Common Core Revisited, And Digging Into Election Law Changes
The IRS scandal that has been rattling Washington has roots in Ohio. State lawmakers did some work this week on recently passed laws that had some issues - the "third grade reading guarantee" and the law on concussions in youth sports.
Gov. John Kasich is set to deliver the commencement address at Chardon High School next month - and school safety was the topic at the state Board of Education this week. And Gov. Kasich signed legislation establishing an official state artifact – it’s the Adena Pipe, a prehistoric effigy pipe found in 1901 in a burial mound near Chillicothe.
Starting in the 2014-2015 school year, Ohio will become one of 45 states that will start testing its students under what are called the Common Core State Standards, a new set of guidelines for English and language arts and math developed by education experts and specialists to prepare kids for college or for the workforce. Common. But some groups on both sides of the political spectrum are now raising concerns about the Common Core curriculum, so the House Education Committee has been holding hearings to answer those questions. It's chaired by Republican Rep. Gerald Stebelton of Lancaster.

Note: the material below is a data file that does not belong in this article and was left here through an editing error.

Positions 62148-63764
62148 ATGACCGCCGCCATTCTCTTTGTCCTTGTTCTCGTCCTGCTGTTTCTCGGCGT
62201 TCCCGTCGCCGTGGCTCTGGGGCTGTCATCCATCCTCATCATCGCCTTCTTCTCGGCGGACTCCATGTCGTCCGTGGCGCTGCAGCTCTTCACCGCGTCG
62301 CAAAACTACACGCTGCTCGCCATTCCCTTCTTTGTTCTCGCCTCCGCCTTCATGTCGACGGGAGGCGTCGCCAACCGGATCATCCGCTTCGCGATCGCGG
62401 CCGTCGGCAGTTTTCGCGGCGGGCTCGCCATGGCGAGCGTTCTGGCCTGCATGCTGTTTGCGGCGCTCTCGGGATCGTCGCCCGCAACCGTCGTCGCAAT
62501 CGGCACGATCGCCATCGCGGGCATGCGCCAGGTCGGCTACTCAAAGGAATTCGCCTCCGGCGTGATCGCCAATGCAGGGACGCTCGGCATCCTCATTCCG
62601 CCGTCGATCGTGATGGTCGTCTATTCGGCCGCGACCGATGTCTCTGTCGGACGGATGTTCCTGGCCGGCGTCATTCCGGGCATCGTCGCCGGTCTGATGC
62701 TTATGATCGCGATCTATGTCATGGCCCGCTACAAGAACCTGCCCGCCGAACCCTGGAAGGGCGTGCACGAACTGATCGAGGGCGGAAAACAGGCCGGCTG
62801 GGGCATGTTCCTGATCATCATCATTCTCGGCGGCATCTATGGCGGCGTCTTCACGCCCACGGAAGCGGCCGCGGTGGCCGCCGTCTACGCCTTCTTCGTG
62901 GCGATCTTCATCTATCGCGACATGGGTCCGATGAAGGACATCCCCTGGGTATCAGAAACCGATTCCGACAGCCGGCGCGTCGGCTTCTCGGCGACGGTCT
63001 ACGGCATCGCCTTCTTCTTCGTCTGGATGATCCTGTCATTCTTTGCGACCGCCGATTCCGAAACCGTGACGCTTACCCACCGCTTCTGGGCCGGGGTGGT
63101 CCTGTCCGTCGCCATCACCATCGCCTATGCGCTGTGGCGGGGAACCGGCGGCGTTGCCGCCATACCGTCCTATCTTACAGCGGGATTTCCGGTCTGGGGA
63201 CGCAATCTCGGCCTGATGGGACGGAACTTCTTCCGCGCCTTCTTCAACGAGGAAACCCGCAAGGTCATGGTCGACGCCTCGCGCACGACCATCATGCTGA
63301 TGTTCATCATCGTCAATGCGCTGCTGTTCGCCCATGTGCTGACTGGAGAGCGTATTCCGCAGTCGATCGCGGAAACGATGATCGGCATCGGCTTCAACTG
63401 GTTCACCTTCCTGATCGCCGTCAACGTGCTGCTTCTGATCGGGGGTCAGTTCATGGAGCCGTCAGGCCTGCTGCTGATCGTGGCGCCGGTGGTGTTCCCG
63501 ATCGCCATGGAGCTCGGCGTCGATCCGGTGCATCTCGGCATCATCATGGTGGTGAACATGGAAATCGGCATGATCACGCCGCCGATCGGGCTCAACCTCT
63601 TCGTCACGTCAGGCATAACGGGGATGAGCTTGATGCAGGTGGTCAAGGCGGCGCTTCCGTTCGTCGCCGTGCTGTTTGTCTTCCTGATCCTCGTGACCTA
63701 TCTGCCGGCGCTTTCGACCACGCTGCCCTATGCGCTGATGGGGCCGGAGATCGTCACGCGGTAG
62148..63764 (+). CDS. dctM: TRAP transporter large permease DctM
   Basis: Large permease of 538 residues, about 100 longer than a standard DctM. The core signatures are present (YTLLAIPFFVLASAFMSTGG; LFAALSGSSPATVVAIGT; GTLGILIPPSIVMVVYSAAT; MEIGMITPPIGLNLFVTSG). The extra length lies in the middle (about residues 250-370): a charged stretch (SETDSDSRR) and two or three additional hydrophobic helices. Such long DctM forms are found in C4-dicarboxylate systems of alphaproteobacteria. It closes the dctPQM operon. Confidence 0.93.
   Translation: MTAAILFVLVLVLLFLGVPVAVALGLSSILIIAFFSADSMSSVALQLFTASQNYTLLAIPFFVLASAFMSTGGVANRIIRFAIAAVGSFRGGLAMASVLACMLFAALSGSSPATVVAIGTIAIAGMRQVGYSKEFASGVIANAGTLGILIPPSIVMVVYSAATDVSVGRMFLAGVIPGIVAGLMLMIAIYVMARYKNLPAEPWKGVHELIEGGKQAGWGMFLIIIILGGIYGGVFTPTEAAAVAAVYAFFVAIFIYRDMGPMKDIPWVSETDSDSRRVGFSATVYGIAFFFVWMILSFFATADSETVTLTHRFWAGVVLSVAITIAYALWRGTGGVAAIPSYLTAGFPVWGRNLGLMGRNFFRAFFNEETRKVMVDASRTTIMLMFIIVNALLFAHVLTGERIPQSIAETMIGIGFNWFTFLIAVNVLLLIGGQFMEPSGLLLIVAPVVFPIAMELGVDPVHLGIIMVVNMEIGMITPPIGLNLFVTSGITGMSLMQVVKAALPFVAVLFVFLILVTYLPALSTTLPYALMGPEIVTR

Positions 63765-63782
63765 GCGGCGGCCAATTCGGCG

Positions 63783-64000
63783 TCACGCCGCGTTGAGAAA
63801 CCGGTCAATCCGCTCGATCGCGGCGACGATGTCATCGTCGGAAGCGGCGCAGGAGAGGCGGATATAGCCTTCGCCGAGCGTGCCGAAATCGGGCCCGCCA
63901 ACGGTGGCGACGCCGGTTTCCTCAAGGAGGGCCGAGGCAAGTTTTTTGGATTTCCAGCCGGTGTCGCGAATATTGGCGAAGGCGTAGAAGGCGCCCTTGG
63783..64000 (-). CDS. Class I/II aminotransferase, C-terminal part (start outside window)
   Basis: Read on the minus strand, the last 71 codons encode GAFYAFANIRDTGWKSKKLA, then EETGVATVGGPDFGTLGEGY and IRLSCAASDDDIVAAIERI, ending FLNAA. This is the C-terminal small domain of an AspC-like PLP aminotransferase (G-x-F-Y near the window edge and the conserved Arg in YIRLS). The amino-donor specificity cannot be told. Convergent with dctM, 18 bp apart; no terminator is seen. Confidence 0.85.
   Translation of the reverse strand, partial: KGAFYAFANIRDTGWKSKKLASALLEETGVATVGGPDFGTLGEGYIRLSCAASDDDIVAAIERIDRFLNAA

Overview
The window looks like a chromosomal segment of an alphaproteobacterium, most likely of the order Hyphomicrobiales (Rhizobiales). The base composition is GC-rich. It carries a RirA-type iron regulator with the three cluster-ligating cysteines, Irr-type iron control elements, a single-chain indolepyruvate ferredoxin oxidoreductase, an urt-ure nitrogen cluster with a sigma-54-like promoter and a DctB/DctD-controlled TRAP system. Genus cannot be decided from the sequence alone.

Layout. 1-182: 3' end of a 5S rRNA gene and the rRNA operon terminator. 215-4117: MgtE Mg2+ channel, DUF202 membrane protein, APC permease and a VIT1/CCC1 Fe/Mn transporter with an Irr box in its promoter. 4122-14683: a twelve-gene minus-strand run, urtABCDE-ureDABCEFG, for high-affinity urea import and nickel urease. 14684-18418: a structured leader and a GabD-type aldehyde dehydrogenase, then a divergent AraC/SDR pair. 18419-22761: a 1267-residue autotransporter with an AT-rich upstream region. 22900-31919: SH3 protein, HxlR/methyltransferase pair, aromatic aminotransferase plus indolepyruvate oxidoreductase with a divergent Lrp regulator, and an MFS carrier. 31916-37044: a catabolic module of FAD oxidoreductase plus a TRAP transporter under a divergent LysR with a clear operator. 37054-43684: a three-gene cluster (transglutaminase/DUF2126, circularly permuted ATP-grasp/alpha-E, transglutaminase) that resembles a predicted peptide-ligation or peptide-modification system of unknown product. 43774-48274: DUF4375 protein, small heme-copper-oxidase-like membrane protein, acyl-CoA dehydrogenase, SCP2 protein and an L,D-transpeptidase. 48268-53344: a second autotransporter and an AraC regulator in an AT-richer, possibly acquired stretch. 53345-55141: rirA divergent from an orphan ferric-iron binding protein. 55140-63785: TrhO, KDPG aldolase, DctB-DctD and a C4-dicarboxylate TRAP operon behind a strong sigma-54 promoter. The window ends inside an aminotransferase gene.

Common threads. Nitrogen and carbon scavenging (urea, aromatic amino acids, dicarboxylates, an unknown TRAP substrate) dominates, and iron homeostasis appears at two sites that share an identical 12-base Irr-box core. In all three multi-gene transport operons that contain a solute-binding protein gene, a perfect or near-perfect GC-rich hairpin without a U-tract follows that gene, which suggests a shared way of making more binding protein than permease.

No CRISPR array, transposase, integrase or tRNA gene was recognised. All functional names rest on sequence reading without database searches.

As has become the custom for presidential elections, Ohio was practically the center of the universe last fall. And while there weren’t any major snafus, there was some negative attention paid to Ohio as the battle whether there would be early voting the weekend before Election Day dragged on and was finally settled with just days to go. That resulted on long lines at some voting centers on that final weekend, with pictures of those lines being picked up and picked apart by national media. This year is a bit of a breather for Ohio. With no major statewide or congressional races on the ballot in 2013, lawmakers have some time to make changes if they feel the need. Some changes have been proposed that have been well-received, while others are more controversial. Sharing their thoughts on the proposed changes - and predictions for what might be ahead - are Dan Tokaji, Senior Fellow in election law at the Moritz College of Law at Ohio State University and Stephen Brooks, Associate Director of the Ray C Bliss Institute for Applied Politics at the University of Akron.